The further education and skills sector has experienced policy changes illustrated by a range of successive Government White Papers.
Post-16 Skills Plan
The Post-16 Skills Plan (July 2016) is the Government’s response to the Report of the Independent Panel on Technical Education (April 2016) led by Lord Sainsbury. The Sainsbury report made 34 recommendations which includes the development of a common framework of 15 routes that encompasses all employment-based and college-based technical education at levels 2-5; reform of the current awarding organisation market model, reformed IAG, a wider remit for the Institute of Apprenticeships to include technical education, and a continued focus on maths and English for all learners.
‘English and maths will remain vital skills, and we recommend that, in addition to any separate requirements as a result of the English and maths funding condition, there is a single set of maths and English ‘exit’ requirements governing college based technical education and apprenticeships. These should be seen as the minimum level of maths or English which all individuals must achieve ahead of securing technical education certification, as is already the case for apprentices’
(P50) Annex A: Executive summary of the Report of the Independent Panel on Technical Education
The Government has accepted all the recommendations of the Panel. It published an initial timetable of main steps it intends to take from now to 2020. This has significant implications for all providers.
Review of Vocational Education (Wolf, 2011)
The Review of Vocational Education (Wolf, 2011) made 27 recommendations across ten topics. The Sainsbury Report builds on Wolf’s recommendations.
The Government has been implementing these recommendations through the further and education skills sector, and in February 2015 published its final progress report. The implications for English and maths for all providers have been significant:
- August 2013: Introduced 16-19 Study Programmes (Advise updated Jan 2016)
- August 2014: Condition of funding attached to learners who have not achieved a grade A*-C GCSE in English and maths to continue to study these, or an approved stepping stone qualification towards GCSE.
- August 2015: revised condition of funding* so all full-time students starting their study programme who have a grade D GCSE or equivalent in maths and/or English must be enrolled on a GCSE or approved IGCSE qualification in maths and/or English, and not an approved stepping stone qualification.
- August 2016: a new headline 16-19 English and maths performance table measure which shows the progress of those who did not achieve a C at Key Stage 4.
*This revised condition does not apply to students on apprenticeships or traineeships.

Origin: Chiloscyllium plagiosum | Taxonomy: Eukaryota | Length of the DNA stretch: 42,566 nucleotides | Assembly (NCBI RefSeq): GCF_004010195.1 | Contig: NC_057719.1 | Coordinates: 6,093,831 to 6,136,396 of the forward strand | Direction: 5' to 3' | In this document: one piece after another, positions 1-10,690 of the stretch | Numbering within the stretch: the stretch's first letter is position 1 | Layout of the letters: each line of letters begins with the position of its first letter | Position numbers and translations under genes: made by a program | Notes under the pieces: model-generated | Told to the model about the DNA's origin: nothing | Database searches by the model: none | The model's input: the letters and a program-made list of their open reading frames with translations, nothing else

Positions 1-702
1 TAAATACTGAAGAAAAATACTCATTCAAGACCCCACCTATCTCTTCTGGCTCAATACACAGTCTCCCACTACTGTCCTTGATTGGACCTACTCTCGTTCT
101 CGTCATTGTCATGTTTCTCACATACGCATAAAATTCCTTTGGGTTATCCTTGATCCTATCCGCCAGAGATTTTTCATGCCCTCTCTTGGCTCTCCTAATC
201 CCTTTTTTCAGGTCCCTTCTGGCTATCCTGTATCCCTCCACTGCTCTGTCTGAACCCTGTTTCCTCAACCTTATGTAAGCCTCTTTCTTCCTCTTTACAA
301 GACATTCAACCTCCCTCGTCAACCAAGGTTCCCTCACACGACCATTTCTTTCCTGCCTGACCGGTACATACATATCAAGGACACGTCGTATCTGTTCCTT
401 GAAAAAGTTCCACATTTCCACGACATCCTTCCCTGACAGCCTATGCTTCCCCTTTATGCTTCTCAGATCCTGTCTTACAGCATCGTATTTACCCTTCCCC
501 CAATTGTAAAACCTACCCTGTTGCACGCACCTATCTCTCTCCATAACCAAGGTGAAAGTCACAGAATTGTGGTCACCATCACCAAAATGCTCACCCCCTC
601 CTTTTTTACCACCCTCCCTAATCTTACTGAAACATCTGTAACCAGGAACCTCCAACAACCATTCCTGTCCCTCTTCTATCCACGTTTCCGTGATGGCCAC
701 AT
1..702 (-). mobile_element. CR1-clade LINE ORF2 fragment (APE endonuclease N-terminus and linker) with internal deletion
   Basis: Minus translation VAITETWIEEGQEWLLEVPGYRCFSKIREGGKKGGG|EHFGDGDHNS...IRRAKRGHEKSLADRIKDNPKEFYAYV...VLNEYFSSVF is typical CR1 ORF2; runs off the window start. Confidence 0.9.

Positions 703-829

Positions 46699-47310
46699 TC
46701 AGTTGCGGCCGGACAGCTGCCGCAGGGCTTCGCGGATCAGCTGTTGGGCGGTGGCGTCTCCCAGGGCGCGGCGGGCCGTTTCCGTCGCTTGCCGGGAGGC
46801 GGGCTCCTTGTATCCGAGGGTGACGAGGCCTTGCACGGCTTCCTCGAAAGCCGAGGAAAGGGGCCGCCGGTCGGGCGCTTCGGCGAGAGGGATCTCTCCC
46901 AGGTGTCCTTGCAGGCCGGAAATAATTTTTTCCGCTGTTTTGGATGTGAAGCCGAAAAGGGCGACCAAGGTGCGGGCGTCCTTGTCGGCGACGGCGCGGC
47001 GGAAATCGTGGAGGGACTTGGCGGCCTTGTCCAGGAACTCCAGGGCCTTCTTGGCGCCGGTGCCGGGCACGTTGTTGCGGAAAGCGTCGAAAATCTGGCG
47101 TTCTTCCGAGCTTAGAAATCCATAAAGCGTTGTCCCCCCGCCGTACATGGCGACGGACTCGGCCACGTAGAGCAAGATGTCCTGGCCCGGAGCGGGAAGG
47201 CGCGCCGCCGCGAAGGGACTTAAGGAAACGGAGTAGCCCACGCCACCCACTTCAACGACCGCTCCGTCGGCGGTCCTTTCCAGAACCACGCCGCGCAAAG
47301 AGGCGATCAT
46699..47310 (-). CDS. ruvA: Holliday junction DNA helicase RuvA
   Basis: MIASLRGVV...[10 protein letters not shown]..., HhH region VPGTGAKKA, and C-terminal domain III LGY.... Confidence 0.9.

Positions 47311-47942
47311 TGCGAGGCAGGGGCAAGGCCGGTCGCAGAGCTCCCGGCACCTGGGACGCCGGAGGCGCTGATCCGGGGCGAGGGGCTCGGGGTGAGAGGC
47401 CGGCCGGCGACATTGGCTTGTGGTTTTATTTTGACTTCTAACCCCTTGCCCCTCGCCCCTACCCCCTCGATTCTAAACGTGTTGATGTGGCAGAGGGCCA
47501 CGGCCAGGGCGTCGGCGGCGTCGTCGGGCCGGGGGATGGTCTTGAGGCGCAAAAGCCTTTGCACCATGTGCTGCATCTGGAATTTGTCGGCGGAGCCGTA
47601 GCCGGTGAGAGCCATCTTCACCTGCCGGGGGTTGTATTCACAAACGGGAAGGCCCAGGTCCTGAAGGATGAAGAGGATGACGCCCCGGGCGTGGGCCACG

In 2014 the Coalition Government published its strategy to support workforce development in further education. A wide range of strategies and incentives have been put in place to help schools, colleges and providers develop their workforce to meet the changes outlined above. The current Government continues to fund the FE initial teacher training bursaries (2016-2017) to support the sector to recruit sufficient specialist maths and English teachers. Further teacher recruitment initiatives are managed by the Education and Training Foundation.
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The Richard Review of Apprenticeships (2012)
Much of the recent Apprenticeship reforms such as the UK-wide levy for employers, new standards, assessment plans and end point assessments can be traced back to The Richard Review of Apprenticeships, 2012. Richard made recommendations to make apprenticeships in England more rigorous and responsive to employers’ needs. These included:
The Government is working towards implementation. Apprenticeships will be based on employer-designed standards and assessment. These new standards will replace the current frameworks, and will be short, easy to understand descriptions of the skills, knowledge and competence required to achieve mastery of a specific occupation and operate confidently in the sector. Apprentices will demonstrate competence through rigorous independent, and increasingly synoptic assessments based on the new standards. Apprentices will be awarded a pass, merit or distinction, applied to the full apprenticeship standard. All apprenticeships will last at least 12 months, with off-the-job training and English and maths requirements. English and maths will be stepped up gradually, reflecting the importance of these transferable skills.
English and maths
New apprenticeships, starting with those developed by Trailblazers, will have a stronger focus on English and maths. Employers developing standards will be able to specify a higher level of English and/or maths achievement where this is needed for particular occupations or sectors. Currently apprentices can meet the English and maths requirements through Functional Skills or GCSE qualifications.
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Post-16 Skills Plan (2016)
DfE / BIS (2016) Report of the Independent Panel on Technical Education